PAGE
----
The CFIp was significantly higher in the MCE no-reflow than in the MCE reflow group. Although Pa and Pv were comparable between the two groups, the mean Pcw was significantly higher in the MCE no-reflow than in the MCE reflow group. Thus, the elevation of mean Pcw seems in part to explain an increase in CFIp in the MCE no-reflow patients. Figure 2compares the instantaneous waveform of Pcw in patients with MCE no reflow and those with MCE reflow. Diastolic Pcw showed comparable values, but systolic Pcw was higher in patients with MCE no-reflow than in patients with MCE reflow. Although there was no difference in end-diastolic Pcw between the two groups, peak systolic Pcw was significantly higher in the MCE no-reflow than in the MCE reflow group (Fig. 3). These findings clearly show that an increase in mean Pcw is attributable mainly to an increase in systolic Pcw in MCE no-reflow.
Multiple regression analysis was performed to identify the factors that are closely related to CFIp. These included heart rate, LVEDP, LVEF, RWM, angiographical collateral grade, infarct-related artery, time interval from the symptom onset to reperfusion, heart rate and the presence or absence of MCE no-reflow. Among these factors, MCE no-reflow and LVEDP are the independent factors related to CFIp (tvalue 4.5 vs. 2.4, p value <0.01 vs. <0.05, respectively), and MCE no-reflow showed the strongest relationship to the CFIp. Receiver operating characteristic analysis documented that we can estimate MCE no-reflow with sensitivity of 93% and specificity of 75% by CFIp of ≥0.26.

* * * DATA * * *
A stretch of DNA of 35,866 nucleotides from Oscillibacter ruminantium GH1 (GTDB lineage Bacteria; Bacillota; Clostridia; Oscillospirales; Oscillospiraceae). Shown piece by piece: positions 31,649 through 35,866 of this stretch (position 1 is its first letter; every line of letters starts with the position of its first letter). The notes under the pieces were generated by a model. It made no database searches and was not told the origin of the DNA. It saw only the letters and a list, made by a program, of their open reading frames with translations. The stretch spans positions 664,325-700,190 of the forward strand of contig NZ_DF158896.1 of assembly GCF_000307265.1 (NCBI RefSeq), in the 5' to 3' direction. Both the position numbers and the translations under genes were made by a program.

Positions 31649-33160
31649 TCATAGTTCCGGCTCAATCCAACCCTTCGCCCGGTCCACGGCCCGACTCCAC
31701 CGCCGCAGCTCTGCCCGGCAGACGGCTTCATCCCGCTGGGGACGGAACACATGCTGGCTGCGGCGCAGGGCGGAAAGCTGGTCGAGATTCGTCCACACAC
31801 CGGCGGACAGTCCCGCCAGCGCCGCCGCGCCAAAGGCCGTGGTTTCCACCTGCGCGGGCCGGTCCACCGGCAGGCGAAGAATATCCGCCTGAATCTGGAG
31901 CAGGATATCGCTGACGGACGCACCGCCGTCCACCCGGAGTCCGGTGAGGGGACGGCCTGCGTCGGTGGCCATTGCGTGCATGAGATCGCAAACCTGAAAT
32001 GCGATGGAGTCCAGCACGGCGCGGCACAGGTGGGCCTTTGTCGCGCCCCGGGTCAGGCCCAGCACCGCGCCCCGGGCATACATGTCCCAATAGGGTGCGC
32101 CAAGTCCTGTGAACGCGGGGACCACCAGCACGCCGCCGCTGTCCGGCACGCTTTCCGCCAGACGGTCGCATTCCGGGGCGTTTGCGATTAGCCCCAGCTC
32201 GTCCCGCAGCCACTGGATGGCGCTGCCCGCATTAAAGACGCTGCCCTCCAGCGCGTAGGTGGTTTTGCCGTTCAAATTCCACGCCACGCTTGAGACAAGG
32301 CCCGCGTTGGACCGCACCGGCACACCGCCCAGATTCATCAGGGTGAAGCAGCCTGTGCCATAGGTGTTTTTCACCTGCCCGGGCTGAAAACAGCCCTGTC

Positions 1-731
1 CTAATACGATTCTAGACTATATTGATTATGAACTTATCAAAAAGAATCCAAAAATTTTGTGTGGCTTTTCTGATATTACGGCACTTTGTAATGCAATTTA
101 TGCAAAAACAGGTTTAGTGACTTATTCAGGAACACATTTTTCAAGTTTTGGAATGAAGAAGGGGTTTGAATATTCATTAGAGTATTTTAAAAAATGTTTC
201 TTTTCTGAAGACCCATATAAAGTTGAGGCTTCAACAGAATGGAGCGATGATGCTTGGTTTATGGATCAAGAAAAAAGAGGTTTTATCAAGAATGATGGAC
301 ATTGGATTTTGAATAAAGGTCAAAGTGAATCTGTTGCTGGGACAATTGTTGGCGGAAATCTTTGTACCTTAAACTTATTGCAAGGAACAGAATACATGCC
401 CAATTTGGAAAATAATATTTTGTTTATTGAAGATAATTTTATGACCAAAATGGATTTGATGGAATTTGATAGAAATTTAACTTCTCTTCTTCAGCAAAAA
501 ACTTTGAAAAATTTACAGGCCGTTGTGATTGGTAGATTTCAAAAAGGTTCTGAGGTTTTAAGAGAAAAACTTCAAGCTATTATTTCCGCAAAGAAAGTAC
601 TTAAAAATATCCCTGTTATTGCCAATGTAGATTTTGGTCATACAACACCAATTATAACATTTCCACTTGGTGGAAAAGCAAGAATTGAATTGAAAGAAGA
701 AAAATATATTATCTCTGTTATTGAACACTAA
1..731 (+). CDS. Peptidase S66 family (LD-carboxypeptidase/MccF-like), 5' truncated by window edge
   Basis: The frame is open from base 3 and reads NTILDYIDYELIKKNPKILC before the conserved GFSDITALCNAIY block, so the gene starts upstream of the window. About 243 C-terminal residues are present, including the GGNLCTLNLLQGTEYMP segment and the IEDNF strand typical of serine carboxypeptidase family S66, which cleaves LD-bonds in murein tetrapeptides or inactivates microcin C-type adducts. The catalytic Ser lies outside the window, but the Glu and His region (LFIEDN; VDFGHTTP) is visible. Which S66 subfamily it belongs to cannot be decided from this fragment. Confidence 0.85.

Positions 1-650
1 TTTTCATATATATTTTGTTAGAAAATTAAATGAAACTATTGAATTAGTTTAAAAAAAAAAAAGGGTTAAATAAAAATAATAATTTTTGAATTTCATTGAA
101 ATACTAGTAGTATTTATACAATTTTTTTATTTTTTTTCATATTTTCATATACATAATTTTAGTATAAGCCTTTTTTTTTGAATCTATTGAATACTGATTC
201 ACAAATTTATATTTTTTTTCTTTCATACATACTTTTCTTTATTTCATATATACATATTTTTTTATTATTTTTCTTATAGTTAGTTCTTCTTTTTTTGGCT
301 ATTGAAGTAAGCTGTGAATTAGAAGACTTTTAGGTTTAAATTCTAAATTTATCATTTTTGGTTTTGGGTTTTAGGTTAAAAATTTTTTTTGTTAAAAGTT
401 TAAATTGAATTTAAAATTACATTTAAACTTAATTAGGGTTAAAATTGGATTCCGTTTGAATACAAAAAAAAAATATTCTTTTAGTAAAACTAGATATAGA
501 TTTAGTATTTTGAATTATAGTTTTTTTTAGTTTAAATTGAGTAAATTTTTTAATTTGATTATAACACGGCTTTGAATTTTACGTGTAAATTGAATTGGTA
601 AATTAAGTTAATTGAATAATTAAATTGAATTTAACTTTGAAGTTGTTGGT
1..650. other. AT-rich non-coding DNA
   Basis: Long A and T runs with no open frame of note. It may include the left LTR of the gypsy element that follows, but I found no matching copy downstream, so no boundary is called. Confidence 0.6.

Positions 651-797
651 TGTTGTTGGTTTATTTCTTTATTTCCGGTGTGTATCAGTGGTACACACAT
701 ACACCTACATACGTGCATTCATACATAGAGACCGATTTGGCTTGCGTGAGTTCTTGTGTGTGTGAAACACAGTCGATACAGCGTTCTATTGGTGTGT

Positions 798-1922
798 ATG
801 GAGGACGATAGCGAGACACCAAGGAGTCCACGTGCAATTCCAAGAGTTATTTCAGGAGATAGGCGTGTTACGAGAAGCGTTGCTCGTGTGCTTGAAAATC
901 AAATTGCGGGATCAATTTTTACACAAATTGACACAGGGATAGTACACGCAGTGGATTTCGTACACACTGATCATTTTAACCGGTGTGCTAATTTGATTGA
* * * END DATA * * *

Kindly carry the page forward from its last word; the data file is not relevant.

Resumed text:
The CFIp and functional outcomes
All patients showed patent infarct-related artery without restenosis and also showed TIMI flow grade 3 (Table 2). Peak creatine phosphokinase was significantly higher in the MCE no-reflow than in the MCE reflow group. The values for LVEF and RWM at both days 1 and 28 were significantly higher in the MCE reflow group than in the MCE no-reflow group, and ΔLVEF and ΔRWM were also higher in the MCE reflow group than in the MCE no-reflow group. We compared the relation between CFIp and magnitude of improvement in left ventricular function. The CFIp significantly correlated with ΔRWM (Fig. 4A)and ΔLVEF (r = 0.42, p < 0.01), implying the higher CFIp is associated with worse functional improvement. All patients with MCE reflow had TIMI-3 reflow. Among 16 patients with MCE no-reflow, 10 patients showed TIMI-2 reflow, and six patients showed TIMI-3 reflow. When CFIp and ΔRWM were compared with each other in the selected patients with MCE reflow or TIMI-3 reflow, there was no relation among the patients with MCE reflow, but there was a weak inverse correlation among those with TIMI-3 reflow (MCE reflow; r = 0.32, p = NS, TIMI-3 reflow; r = 0.50, p < 0.01).
Because a good correlation existed between CFIp and ΔRWM in the patients with AMI, we derived a simple parameter that does not require the measurement of Pv to estimate functional outcomes: Pcw/Pa. This parameter was significantly lower in the MCE reflow group than in the MCE no-reflow group (0.28 ± 0.04 vs. 0.39 ± 0.07, p < 0.01). The receiver operating characteristics curve documented that MCE no-reflow could be recognized with sensitivity of 100% and specificity of 78% by Pcw/Pa of ≥0.30. There was a close inverse relation between Pcw/Pa and ΔRWM (Fig. 4B).